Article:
The Quiet Family

Shh! The Quiet Family

The Quiet Family was the directorial debut of Kim Jee-woon who now has an impressive back-catalogue of films including A Bittersweet Life, and A Tale of Two Sisters. This would be the first DVD I would import from South Korea. It was back in the early 2000’s and I was in high school. I have no idea why I was attracted to this film but I’m grateful I bought it because it allowed me to see that South Korea is a region brimming with brilliant ideas and talent and just as the Korean wave was really gaining momentum. I also got two pretty cool postcards with the DVD but that’s neither here nor there…

When Kang Tae-Gu (Park In-hwan) loses his job in Seoul the Kang family move to an old mountain cottage and convert it into an inn despite knowing nothing about the lodging business. With the entire family pitching in to help including mother (Na Moon-hee), delinquent son Yeong-min (Song Kang-ho), two daughters Mi-su (Lee Yoon-sung) and Mi-Na (Ko Ho-kyeong) and uncle Chang-ku (Choi Min-sik) there is a lot of anticipation for their first guest. It takes some time but eventually a strange man arrives and asks for a room. The next morning that man is found dead having committed suicide. The family panic at first but the father insists that they hide the corpse to prevent a bad reputation building. Unfortunately this is just the first incident which will leave many corpses who strewn around the inn.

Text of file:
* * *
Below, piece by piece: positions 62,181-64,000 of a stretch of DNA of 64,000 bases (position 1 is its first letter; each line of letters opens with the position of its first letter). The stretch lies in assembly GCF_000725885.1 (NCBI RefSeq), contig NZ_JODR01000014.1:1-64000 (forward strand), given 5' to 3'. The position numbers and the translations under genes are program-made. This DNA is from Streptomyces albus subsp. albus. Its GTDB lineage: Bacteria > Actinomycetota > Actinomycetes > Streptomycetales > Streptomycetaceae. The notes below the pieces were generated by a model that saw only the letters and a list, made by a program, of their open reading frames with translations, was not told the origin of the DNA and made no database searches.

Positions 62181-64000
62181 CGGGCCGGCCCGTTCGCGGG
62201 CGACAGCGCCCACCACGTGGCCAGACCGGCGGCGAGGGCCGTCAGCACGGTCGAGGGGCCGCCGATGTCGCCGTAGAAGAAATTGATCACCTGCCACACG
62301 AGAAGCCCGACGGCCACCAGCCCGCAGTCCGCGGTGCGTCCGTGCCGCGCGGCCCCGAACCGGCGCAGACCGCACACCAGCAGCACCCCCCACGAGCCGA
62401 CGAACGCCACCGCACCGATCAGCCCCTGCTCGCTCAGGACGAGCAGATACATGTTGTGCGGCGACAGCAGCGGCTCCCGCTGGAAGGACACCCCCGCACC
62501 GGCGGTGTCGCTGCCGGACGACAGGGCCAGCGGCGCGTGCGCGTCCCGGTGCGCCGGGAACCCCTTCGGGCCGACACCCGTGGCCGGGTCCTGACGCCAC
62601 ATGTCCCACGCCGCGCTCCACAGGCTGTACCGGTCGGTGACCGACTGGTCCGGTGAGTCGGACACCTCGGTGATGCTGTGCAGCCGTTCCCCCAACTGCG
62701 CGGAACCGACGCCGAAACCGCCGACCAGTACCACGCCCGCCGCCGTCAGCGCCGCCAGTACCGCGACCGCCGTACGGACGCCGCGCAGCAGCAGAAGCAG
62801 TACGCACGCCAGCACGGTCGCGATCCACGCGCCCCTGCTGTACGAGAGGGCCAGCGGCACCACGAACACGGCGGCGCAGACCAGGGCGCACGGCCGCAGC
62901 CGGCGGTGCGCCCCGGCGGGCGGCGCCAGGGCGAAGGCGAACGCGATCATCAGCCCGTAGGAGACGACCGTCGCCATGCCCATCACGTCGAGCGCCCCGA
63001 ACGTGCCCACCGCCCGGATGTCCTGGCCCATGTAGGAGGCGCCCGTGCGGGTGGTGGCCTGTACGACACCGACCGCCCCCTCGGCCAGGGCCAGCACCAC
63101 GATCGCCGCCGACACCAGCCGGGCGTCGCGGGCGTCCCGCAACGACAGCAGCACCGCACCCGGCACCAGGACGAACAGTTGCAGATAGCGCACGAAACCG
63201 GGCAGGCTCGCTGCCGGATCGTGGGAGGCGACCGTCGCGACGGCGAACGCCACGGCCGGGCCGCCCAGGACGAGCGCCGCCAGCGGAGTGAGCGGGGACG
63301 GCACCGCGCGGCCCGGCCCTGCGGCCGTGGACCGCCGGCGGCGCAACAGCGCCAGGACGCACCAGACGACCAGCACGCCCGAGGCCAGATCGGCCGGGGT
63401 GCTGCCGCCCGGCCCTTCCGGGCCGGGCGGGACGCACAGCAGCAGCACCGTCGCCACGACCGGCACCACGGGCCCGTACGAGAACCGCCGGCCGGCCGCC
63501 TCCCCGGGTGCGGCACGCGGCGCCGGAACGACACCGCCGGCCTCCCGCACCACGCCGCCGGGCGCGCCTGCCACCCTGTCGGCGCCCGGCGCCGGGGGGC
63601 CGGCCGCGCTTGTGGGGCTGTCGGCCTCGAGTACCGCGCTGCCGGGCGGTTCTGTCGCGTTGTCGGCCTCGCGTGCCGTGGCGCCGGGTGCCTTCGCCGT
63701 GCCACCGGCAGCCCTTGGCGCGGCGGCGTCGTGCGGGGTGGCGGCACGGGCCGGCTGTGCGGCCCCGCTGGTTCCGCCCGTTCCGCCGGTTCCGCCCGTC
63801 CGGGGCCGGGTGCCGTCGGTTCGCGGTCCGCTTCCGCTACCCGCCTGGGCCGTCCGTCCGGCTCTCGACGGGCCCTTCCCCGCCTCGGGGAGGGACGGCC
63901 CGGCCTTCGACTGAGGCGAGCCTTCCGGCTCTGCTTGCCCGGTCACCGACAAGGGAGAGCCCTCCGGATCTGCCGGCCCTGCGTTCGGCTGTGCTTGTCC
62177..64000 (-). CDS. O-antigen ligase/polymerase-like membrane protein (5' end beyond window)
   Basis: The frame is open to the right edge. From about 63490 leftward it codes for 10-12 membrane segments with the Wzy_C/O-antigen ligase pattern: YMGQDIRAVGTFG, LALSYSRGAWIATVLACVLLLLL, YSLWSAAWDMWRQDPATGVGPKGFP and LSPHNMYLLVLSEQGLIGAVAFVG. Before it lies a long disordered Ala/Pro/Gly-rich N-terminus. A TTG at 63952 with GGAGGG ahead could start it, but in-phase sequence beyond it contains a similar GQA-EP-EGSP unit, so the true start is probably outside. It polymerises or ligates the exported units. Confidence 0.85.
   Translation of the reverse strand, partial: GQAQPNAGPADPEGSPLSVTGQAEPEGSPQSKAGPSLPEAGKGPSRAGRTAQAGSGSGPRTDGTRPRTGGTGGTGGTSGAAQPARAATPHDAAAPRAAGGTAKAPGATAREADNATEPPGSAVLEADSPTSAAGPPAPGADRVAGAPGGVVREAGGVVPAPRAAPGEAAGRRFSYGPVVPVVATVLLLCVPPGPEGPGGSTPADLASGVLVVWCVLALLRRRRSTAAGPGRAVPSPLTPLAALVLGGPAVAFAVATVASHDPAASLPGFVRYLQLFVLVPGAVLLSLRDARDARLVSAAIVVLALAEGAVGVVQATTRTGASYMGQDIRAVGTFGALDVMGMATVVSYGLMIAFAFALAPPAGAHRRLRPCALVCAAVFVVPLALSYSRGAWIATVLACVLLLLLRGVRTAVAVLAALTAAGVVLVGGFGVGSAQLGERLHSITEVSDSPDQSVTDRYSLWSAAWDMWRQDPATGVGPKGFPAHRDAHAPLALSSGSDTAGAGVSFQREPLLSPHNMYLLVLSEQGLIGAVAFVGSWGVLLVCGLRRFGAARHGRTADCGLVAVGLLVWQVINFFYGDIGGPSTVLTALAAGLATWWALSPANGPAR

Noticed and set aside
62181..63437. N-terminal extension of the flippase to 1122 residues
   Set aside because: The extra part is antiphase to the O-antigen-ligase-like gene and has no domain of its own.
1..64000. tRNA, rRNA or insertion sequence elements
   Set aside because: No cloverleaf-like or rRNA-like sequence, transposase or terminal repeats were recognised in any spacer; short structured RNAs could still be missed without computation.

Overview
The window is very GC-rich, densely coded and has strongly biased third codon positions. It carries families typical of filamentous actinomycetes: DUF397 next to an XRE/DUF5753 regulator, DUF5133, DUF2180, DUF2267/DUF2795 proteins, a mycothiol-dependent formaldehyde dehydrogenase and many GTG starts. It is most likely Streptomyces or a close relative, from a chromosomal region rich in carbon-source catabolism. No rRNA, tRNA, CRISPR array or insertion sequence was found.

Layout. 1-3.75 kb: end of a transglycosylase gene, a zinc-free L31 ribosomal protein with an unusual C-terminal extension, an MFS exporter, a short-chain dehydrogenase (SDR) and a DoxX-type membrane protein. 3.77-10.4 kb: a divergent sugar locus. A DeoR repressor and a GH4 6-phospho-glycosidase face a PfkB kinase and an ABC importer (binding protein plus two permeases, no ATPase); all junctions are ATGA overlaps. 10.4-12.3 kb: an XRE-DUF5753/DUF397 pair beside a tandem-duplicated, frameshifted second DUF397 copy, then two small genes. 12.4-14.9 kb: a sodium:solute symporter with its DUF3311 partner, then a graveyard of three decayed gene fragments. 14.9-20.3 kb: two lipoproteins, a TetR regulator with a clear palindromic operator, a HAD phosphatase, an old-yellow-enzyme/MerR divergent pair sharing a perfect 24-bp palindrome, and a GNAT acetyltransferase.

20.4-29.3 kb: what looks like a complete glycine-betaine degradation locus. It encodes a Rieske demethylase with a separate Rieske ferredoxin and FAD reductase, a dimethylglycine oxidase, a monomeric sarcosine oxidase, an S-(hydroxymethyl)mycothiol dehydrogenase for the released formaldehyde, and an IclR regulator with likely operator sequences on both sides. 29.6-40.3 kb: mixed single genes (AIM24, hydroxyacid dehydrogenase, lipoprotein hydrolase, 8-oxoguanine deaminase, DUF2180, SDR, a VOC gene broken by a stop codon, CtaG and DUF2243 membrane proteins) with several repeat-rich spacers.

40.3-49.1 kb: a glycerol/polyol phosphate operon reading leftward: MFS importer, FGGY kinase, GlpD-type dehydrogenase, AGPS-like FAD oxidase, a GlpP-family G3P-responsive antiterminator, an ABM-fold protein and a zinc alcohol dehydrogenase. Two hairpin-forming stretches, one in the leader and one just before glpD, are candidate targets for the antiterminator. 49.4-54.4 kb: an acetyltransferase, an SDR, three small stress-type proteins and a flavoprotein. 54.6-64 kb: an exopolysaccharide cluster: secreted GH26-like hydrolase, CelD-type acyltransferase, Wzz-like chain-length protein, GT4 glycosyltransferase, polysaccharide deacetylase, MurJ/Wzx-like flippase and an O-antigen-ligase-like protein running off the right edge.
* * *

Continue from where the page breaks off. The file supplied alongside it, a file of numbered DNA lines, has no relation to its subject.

A Corpse in The Quiet Family

This is a black comedy of the finest calibre. Everything from acting to direction is carefully moderated with nothing wasted.

One can detect an exacting sense of control on the part of Kim Jee-woon in every camera movement and scene set-up. The initial roving camera maps out the inn during the opening credit sequence then observes the hilarity that ensues when characters blunder around the location. It is this control that would later surface in the even more impressive film A Tale of Two Sisters.

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